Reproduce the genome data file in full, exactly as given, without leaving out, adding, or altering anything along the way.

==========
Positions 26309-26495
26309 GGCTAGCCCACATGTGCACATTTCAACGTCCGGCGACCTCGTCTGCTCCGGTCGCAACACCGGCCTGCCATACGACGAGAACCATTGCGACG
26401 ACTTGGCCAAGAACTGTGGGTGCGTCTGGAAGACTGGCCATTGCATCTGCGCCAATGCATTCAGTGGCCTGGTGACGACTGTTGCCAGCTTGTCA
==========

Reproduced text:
Positions 26309-26495
26309 GGCTAGCCCACATGTGCACATTTCAACGTCCGGCGACCTCGTCTGCTCCGGTCGCAACACCGGCCTGCCATACGACGAGAACCATTGCGACG
26401 ACTTGGCCAAGAACTGTGGGTGCGTCTGGAAGACTGGCCATTGCATCTGCGCCAATGCATTCAGTGGCCTGGTGACGACTGTTGCCAGCTTGTCA